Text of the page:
Magazine article Queen's Quarterly

Travels into Several Remote Nations of the World

Magazine article Queen's Quarterly

Travels into Several Remote Nations of the World

Article excerpt

MARK ANTHONY JARMAN's first novel, Salvage King Ya!, was published last year, and Oberon has just published his new collection of stories, New Orleans Is Sinking. In 1997 he was nominated for the Pushcart Prize anthology and was shortlisted for the $10,000 Journey Prize. He was also included in 97: Best Canadian Stories and will appear in 98: Best Canadian Stories. He is a graduate of the Writers' Workshop at the University of Iowa and now teaches at the University of Victoria.

Too great a hurry to discharge an obligation is a kind of ingratitude.

Francois, Duc de La Rochefoucauld (1613-1680)

I AM called south to the sunny counties just inches above Mexico's border where the fact of one's dying, that last exquisite border, is pushed straight down like a discreet sofa-bed, a quiet, expensive model that will never betray the fact that it has an ulterior motive, a hidden agenda, that it's guilty of being a sofa-bed.

At the Seattle airport the dedicated American customs man wonders, Why is your passport expired?

I was not expecting to travel.

And why is that?

My father just died. I'm on my way down to San Diego, help my mother.

The customs man bows his head in regret, quickly waving me through. Perhaps he remembers his father dying in a distant city. The customs man's dark uniform adds weight to his empathy. I am now sanctioned, privileged, with special rights, special rites; I am the grieving son.

Was he a black man? Looking back, I think so. He wore gold glasses, took his duties seriously, as did my father. So early in the morning: and my memory is not reliable at that half-dark hour. The alarm rang at 4 a.m. and I leapt up like a scarecrow: What? What?! My primitive heart going like a gong. Then the knowledge seeping back. I have to crawl to the foggy airport. My father's heart squeezed shut. I imagine we have the exact model of heart, perhaps the same expiry date. A contest with my father then: I must live longer than he did. The big artery or vein on the left of the heart; widowmaker the doctors call it, as loggers term stray branches that weigh a ton and drop on your head from a world above.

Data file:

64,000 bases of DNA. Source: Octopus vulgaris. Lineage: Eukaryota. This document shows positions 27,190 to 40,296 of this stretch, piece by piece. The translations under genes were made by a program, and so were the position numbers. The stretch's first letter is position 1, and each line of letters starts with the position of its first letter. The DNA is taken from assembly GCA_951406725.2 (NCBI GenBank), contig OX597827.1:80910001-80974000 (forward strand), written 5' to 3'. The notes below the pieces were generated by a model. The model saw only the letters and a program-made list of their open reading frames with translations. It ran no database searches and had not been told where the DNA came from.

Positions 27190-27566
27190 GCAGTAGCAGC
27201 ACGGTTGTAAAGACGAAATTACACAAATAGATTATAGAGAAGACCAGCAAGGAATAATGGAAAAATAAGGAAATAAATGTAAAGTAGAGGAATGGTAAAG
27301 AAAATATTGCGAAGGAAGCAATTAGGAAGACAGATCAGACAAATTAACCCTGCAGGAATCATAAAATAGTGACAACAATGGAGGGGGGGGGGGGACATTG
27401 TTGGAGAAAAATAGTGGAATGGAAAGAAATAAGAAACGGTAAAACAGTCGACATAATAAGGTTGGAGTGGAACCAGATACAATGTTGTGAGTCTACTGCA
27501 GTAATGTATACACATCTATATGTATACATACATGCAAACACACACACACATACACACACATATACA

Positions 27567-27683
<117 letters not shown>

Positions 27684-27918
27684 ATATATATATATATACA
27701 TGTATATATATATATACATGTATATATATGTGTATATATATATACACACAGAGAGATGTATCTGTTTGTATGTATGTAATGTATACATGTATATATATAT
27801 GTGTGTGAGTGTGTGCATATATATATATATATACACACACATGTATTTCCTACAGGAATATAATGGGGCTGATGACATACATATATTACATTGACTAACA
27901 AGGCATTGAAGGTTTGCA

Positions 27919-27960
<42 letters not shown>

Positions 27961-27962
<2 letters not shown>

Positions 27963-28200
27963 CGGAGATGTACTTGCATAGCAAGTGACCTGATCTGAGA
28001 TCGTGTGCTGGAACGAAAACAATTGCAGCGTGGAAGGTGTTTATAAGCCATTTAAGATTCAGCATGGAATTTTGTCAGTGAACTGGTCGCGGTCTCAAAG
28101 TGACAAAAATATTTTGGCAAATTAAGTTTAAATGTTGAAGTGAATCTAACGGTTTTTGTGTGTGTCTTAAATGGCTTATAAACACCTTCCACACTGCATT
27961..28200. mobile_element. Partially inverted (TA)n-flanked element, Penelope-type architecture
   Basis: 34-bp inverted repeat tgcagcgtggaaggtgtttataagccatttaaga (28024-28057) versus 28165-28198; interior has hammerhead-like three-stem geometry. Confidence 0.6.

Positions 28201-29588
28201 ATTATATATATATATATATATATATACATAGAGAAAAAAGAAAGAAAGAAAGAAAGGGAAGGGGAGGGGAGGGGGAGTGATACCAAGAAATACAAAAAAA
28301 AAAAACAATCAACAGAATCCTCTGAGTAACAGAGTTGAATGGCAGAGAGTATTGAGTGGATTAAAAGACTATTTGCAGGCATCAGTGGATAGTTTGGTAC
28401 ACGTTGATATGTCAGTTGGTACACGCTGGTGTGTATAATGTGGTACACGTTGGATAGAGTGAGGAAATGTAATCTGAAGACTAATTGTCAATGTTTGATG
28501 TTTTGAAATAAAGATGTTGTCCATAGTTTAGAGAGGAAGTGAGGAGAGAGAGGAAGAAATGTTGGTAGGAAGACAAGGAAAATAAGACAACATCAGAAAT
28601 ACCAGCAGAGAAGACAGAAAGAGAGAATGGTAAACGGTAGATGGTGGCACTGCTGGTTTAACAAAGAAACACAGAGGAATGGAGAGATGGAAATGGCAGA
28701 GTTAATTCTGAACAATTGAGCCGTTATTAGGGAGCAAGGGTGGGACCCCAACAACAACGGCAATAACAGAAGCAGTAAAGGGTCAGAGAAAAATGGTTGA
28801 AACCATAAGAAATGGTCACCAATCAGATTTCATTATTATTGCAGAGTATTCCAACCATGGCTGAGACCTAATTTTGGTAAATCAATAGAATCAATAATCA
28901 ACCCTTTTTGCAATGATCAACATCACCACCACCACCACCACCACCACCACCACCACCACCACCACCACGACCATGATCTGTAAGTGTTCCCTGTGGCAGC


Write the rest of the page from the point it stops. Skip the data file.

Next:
Why does death involve so many airports, so many orange plastic seats? There was money to burn when Hot Wheels orange was cool, but then budgets got slashed and now we're stuck with that era's hue and cry.

Too many eras to kill, too many pasty pilgrims in my way, grim shuffling travellers who could have died easily before my father had to die. Like Hamlet, I want revenge. That gnarled codger by the orange seats. Why aren't you dead? I feel like grabbing his lapels, letting him know he should have keeled over first (a rat has breath). My father would be mortified. He was never one to make waves, to complain. I, for some reason, thrive on a diet of complaint, waves, a chameleon eating empty promises. I have inherited my father's English restraint and my Irish mother's craving for strife. Cold toast and warm beer and I'm stuck in the middle of them.

Plunging sideways down into San Diego the tiny plane tilts gleefully through dazzling whiter-than-white clouds. It's a riot. I love flying, love travelling. We wear green earplugs the size of bullets; the pilot stands our plane on one wing and we gaze straight down at the sunlit ocean peacock blue against the arid waste hills just north of Mexico. How many pilgrims are sneaking through the wired arroyos, sneaking through the gaps in the clouds, thinking now their life will begin? My parents go south every winter; these ones on the ground flood north, wily coyotes leading nervous chickens for a steep price.

Good luck, I wish them. Don't be careful, as they say. The brilliant round clouds we slice through - white floors and walls and shifting beckoning halls with muscular curves and sunlit arches - heavenly. I feel I could step out of the narrow plane and look for Dad. …

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